Teaching Computer Networks with Reproducible Research

Lead Mentor: Fraida Fund

In the field of computer networks and wireless communication systems, the availability of open access networking and cloud computing testbeds (GENI, CloudLab, Chameleon, FABRIC, and others) has been transformative in promoting reproducible research and in making high-quality experiential learning available to students and educators at a wide range of colleges and universities. This project seeks to unite research and education use of these testbeds by developing new ways of using reproducible research to teach computer networks and related topics.

Bringing foundational results into the classroom

  • Topics: Computer networks, reproducibility, education
  • Skills: Linux, writing
  • Difficulty: Medium
  • Size: 350 hours
  • Mentor(s): Fraida Fund and TBD

To make foundational results from computer networks more concrete, this project seeks to reproduce a selection of key results and package them for use as interactive classroom demonstrations. (An example of a “foundational” result might be the result from the 1980s that motivates congestion control by showing how congestion collapse occurs when the network is under heavy load.) This involves:

  • Reproducing the original results on an open-access testbed
  • Packaging the materials for use as a classroom demo, with interactive elements
  • Creating assessment questions and sample “solutions” related to the materials, that instructors may use in homework assignments or exams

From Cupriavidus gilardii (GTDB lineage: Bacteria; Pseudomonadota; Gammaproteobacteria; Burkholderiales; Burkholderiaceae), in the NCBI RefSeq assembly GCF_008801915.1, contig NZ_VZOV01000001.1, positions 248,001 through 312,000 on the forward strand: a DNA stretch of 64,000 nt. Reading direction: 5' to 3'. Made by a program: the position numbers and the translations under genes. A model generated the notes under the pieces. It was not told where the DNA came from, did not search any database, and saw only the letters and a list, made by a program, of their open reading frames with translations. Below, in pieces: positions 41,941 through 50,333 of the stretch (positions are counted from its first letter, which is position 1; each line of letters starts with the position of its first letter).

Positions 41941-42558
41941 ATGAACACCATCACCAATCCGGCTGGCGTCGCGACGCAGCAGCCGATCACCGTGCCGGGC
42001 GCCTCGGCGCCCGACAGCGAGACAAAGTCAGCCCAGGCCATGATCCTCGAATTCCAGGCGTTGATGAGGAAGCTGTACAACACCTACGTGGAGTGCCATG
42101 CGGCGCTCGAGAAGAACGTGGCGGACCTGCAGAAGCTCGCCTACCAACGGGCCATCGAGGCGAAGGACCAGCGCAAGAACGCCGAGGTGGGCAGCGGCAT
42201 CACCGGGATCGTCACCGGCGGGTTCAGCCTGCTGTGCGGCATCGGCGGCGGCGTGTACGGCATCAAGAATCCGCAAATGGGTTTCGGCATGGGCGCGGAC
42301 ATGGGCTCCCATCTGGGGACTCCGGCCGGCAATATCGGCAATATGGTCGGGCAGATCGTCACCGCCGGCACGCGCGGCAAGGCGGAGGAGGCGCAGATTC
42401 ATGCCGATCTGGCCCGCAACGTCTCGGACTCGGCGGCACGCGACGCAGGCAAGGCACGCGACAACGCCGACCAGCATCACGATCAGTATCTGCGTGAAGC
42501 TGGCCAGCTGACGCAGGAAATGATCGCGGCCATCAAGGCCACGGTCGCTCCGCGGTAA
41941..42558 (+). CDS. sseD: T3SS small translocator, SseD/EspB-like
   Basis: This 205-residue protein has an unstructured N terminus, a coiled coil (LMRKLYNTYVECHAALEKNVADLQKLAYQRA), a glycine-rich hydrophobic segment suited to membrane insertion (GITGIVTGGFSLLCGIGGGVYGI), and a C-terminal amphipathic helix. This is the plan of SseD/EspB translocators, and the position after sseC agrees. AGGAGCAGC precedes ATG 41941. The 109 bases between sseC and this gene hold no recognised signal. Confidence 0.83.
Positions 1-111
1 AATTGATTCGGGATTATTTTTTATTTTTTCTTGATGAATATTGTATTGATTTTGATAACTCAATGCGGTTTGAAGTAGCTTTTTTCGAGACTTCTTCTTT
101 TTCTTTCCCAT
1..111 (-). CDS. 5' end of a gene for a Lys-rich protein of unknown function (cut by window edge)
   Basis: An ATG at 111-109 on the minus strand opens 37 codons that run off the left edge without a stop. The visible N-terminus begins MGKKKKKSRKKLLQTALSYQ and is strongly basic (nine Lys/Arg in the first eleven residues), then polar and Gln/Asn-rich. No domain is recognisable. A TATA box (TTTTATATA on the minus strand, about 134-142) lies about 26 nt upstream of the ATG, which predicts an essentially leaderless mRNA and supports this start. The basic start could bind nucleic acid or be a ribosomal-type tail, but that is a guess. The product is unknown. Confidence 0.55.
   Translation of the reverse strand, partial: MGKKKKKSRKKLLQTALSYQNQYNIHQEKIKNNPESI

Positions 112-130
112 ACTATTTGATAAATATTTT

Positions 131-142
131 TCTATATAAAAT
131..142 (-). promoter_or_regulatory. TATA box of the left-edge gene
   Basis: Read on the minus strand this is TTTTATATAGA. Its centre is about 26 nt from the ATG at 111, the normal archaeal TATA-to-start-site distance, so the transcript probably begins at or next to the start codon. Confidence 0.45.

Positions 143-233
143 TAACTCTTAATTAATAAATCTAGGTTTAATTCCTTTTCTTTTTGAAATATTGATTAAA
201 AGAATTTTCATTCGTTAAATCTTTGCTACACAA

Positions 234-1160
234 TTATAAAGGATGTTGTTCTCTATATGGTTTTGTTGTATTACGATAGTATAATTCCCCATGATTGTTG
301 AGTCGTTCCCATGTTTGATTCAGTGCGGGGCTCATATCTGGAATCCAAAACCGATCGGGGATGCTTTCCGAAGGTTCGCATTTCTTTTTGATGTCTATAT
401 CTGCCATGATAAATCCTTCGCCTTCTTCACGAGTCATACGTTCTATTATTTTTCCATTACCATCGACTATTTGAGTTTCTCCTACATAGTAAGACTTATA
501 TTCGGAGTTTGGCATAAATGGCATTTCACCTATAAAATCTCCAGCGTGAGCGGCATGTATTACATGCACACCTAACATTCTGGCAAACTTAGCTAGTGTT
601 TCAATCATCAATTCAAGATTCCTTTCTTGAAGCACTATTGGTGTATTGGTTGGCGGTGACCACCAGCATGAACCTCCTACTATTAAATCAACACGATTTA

Developing a “classroom competition” for adaptive video delivery policies

  • Topics: Computer networks, adaptive video, reproducibility, education
  • Skills: Linux, Python, writing
  • Difficulty: Medium
  • Size: 350 hours
  • Mentor(s): Fraida Fund and TBD

A carefully designed competition can be a fun and exciting way for students to challenge themselves and gain “ownership” of a new topic. This projects builds on an existing open source reproducible result for adaptive video delivery, and will challenge students to extend this work and design their own adaptive video policies for head-to-head competition against their classmates. This includes:

  • Packaging the result to make it easier for students to reproduce and then build on the original work
  • Implementing other adaptive video policies from the literature, so that students can use them as a baseline
  • Developing different network settings (using live link traces and emulated link patterns) in which student submissions may be evaluated
  • Developing an evaluation framework for scoring student submissions on different criteria and in different network settings, and making the results available in a leaderboard format